Hyaluronic Acid Knee Injections Equivalent to Placebo Save
In the United States, where over $300 million is spent annually on intraarticular hyaluronic acid injections, yet another study shows such therapy to be no better than placebo.
BMJ has published a metanalysis of the efficacy and safety of viscosupplementation (intraarticular hyaluronic acid injection) in knee osteoarthritis patients. This is one of many such reviews, all ending with the same conclusion.
The authors reviewed 169 trials involveing 21,163 randomised knee OA patients. The prespecified primary outcome was pain intensity. Secondary outcomes were function and serious adverse events. .
Data from 24 large, placebo controlled trials (8997 patients) concluded that viscosupplementation was associated with a small reduction in pain versus placebo (SMD −0.08, 95% confidence interval −0.15 to −0.02), with the lower bound of the 95% confidence interval excluding the minimal clinically important between group difference. This corresponds to a lowering of 2 points on a 100 point (mm) visual analogue scale for pain.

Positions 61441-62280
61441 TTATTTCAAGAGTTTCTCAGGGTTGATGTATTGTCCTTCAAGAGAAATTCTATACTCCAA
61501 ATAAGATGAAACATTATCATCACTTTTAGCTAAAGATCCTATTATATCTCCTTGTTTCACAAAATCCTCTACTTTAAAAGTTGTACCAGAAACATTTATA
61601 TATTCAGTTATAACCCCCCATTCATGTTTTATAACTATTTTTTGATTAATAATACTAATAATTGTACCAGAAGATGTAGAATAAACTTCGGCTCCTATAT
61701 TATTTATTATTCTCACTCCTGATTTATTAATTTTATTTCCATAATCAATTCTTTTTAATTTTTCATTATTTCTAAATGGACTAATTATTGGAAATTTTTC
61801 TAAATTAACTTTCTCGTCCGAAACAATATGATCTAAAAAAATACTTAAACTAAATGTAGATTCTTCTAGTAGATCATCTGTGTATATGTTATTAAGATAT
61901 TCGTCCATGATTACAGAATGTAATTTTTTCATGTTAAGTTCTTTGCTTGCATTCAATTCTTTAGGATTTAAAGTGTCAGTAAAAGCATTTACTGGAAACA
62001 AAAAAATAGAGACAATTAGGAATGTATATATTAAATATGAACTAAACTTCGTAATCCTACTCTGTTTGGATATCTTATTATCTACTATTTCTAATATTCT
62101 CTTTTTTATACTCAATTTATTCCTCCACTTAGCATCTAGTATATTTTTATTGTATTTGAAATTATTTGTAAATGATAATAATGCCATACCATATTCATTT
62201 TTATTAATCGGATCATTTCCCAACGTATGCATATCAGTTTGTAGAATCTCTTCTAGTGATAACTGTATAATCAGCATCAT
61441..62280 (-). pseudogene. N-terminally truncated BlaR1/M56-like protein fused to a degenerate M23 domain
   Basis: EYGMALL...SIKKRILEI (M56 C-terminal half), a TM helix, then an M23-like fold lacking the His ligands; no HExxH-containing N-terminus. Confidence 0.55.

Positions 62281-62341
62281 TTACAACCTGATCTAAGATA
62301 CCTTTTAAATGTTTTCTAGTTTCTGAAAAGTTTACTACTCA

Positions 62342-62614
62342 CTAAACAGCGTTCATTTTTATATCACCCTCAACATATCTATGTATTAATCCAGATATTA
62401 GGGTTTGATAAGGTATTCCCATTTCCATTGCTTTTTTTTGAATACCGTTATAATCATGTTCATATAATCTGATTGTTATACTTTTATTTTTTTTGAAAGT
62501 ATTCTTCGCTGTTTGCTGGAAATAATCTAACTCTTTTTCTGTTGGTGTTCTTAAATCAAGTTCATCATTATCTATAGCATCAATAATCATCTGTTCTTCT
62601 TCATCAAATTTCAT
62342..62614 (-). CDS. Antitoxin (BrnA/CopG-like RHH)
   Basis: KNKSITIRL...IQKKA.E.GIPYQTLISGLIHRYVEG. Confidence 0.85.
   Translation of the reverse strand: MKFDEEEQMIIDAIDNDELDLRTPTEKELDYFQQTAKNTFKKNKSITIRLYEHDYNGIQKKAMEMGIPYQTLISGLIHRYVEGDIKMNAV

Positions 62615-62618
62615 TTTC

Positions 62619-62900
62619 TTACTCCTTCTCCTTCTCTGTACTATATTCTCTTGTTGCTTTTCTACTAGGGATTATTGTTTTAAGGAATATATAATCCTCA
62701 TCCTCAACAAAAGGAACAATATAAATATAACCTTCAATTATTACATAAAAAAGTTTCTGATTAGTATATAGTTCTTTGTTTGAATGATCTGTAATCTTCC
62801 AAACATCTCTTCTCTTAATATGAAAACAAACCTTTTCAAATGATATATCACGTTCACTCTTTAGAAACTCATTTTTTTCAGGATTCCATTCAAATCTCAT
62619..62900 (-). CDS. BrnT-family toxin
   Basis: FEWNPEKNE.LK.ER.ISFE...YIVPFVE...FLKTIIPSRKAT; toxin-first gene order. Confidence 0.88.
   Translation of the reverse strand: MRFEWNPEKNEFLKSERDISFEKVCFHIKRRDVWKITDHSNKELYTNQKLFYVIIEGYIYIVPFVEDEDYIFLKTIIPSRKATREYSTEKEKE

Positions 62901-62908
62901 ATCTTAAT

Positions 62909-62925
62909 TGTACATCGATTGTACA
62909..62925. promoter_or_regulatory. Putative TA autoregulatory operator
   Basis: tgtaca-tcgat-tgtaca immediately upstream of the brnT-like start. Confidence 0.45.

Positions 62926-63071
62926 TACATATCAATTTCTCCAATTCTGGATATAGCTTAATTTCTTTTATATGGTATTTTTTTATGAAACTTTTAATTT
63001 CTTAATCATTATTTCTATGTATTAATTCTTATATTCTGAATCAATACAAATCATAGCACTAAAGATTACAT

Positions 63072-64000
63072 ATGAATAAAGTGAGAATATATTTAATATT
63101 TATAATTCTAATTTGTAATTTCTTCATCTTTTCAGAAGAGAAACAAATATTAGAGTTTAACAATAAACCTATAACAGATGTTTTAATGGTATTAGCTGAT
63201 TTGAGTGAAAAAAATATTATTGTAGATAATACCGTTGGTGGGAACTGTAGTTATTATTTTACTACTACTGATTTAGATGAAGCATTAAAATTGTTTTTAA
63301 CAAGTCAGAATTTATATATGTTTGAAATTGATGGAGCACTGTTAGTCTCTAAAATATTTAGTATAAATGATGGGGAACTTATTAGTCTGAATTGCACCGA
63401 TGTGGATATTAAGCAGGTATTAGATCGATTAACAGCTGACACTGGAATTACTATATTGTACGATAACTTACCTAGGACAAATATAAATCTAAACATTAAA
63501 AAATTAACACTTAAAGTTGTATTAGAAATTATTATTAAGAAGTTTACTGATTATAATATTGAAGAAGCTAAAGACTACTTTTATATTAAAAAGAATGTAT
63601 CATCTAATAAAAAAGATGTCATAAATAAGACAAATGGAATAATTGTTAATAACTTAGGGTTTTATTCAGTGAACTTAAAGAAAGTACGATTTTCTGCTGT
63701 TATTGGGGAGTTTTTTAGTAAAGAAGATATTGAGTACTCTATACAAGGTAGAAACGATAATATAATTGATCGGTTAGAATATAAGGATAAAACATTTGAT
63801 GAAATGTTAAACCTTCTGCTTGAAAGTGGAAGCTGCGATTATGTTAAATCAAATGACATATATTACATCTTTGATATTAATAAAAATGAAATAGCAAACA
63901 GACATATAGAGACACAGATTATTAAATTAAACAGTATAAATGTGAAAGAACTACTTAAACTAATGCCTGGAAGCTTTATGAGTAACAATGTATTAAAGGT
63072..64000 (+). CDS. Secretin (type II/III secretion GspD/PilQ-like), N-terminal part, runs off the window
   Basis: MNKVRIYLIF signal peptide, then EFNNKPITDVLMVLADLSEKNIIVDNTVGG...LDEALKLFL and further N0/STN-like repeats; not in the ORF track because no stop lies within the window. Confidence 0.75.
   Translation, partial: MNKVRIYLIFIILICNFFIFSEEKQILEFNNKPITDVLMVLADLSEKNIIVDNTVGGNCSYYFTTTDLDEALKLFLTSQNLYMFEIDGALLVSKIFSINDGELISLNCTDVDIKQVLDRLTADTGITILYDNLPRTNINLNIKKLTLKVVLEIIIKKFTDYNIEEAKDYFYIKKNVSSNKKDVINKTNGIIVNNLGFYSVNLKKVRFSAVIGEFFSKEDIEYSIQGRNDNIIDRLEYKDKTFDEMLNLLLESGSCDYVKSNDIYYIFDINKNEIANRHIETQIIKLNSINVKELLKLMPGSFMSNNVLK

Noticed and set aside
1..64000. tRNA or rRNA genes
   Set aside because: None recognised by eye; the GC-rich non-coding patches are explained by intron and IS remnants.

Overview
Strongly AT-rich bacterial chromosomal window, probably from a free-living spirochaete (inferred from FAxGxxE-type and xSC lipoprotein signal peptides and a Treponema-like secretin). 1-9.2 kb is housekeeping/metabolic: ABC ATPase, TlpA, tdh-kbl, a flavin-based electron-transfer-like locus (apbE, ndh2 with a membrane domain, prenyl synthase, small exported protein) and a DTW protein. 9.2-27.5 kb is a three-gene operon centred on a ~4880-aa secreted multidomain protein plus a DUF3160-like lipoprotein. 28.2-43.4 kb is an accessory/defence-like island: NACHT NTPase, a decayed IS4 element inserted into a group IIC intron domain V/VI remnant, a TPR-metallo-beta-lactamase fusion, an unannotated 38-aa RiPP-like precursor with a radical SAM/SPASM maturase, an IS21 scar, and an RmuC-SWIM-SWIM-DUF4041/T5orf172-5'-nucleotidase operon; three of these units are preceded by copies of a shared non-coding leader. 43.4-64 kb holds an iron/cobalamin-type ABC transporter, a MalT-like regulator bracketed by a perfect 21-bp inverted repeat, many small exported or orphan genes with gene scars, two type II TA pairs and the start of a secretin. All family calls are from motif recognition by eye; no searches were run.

Numerous trials since 2009 have shown conclusive evidence of clinical equivalence between viscosupplementation and placebo.
Yet, the safety concerns often go unnoticed. The results of 15 large, placebo controlled trials (6462 patients) also showed viscosupplementation to be associated with a significantly higher risk of serious adverse events than placebo (relative risk 1.49, 95% confidence interval 1.12 to 1.98).
Moreover, In 2018 Medicare expenditures for viscosupplementation was estimated to be $325 million, with approximately 28% of that amount was spent on treating large joint infections following viscosupplementation injections.
Viscosupplementation appears to be capable of minimal (nonsignificant) reduction in knee OA pain and minimal (but significant) risk of serious adverse events compared with placebo.
Most international guidelines currently discourage the use of intra-articular hyaluronic acid derivatives in treating knee OA.